• Judy Woodruff:

    But, at this moment, just finally, quickly, Joshua Landis, President Assad of Syria comes out of this, what, feeling vindicated?

  • Joshua Landis:

    Well, he wants to reconquer his country.

    And both the United States, Turkey and Russia all are saying that Syrian sovereignty should remain and the territory should remain integral.

    So, on international law, he has a superior position, and nobody can quibble with that, really. This is the — legally, the international community still recognizes him as the president of Syria and recognizes these other insurgent groups and rebel groups as, you know, ultimately, illegitimate.

    And this is — the U.N. never passed a vote, as they did in Syria — in Libya, to make the rebels the legitimate government of Syria. And that's — that is the shortcoming that these rebels are facing today.

  • Steven Heydemann:

    But the issue isn't whether there's any significant challenge to Assad's sovereignty at this point. It's how he conducts the operation to reimpose his control over this one remaining holdout.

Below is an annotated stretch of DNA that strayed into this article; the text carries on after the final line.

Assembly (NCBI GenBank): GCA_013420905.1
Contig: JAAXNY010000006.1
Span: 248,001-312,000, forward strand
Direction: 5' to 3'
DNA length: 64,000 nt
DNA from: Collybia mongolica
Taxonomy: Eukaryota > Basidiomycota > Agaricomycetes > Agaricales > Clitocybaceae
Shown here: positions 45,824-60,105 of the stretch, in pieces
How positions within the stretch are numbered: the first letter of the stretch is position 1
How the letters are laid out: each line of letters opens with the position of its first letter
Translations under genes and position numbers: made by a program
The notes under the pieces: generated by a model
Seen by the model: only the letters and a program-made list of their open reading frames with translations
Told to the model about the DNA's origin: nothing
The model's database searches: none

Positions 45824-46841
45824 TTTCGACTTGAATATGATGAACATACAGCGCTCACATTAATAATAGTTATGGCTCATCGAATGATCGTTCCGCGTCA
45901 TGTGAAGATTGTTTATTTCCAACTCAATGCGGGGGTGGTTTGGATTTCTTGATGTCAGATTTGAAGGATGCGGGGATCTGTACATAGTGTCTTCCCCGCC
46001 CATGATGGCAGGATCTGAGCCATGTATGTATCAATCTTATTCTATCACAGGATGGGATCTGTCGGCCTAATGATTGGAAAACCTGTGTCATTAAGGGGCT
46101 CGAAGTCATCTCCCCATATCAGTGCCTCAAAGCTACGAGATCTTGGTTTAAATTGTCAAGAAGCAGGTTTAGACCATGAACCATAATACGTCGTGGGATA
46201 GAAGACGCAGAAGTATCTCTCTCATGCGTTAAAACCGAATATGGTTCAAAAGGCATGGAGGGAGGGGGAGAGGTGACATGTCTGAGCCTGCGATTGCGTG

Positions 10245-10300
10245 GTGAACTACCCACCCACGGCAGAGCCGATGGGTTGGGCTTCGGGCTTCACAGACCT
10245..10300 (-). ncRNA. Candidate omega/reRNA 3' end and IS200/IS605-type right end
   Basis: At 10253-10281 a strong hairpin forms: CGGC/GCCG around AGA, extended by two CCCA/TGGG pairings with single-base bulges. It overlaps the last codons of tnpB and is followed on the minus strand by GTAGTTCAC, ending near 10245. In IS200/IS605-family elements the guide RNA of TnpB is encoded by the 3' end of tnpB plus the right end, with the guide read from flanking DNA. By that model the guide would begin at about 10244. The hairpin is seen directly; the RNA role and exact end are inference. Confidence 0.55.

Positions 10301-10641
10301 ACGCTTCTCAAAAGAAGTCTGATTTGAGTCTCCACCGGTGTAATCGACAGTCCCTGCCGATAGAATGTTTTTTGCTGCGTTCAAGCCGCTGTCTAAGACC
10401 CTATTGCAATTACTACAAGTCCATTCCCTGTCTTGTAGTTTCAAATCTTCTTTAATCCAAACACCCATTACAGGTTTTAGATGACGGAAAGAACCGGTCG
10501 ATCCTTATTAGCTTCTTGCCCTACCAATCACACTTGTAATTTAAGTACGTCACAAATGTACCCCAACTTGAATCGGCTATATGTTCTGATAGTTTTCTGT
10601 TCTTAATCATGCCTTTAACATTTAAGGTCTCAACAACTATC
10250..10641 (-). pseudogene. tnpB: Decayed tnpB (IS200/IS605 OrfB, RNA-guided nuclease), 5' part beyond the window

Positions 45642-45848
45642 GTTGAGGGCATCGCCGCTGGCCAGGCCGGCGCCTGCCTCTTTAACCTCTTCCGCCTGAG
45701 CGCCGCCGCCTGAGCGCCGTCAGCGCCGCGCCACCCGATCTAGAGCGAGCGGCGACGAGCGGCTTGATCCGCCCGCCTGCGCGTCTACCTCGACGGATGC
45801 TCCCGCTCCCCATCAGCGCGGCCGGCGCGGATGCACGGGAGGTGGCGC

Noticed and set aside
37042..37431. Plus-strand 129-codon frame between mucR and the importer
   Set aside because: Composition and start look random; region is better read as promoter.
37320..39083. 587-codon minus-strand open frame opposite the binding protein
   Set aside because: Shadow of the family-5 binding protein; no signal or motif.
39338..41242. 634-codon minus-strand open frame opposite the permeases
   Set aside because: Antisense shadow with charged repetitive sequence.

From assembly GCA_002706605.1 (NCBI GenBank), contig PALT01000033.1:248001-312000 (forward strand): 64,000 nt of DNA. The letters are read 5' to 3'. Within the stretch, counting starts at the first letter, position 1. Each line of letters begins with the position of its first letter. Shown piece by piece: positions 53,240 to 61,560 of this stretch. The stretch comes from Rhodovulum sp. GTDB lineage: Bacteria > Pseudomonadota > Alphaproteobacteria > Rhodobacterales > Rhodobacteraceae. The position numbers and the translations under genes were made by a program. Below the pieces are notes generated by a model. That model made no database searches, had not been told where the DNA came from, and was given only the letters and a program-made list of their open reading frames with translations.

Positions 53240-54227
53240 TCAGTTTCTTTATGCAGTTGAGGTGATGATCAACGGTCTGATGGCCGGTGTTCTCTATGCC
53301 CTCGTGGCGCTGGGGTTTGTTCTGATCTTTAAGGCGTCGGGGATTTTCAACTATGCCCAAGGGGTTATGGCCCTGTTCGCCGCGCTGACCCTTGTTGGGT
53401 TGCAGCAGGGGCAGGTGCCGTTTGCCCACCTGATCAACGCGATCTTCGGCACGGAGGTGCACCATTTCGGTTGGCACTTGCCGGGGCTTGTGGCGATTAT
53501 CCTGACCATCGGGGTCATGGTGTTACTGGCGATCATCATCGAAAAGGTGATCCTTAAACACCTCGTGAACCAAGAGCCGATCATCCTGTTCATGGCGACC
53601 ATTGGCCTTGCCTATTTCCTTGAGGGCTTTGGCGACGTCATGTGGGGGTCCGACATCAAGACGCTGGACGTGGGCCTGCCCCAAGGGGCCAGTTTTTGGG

And he's chosen the most brutal methods possible. He's used tactics that do constitute war crimes and crimes against humanity. And there are alternatives that are available to him, if he had wanted to pursue reassertion of his control, without imposing such an extraordinary price on civilians in that part of Syria.

  • Judy Woodruff:

    Well, it's a subject that we believe is important to continue to look at.

  • Steven Heydemann:

    Thank you.

  • Judy Woodruff:

    Steven Heydemann, thank you for joining us.

    Joshua Landis, thank you.

  • Steven Heydemann:

    Thanks for having us.

  • Joshua Landis:

    Pleasure. Thank you.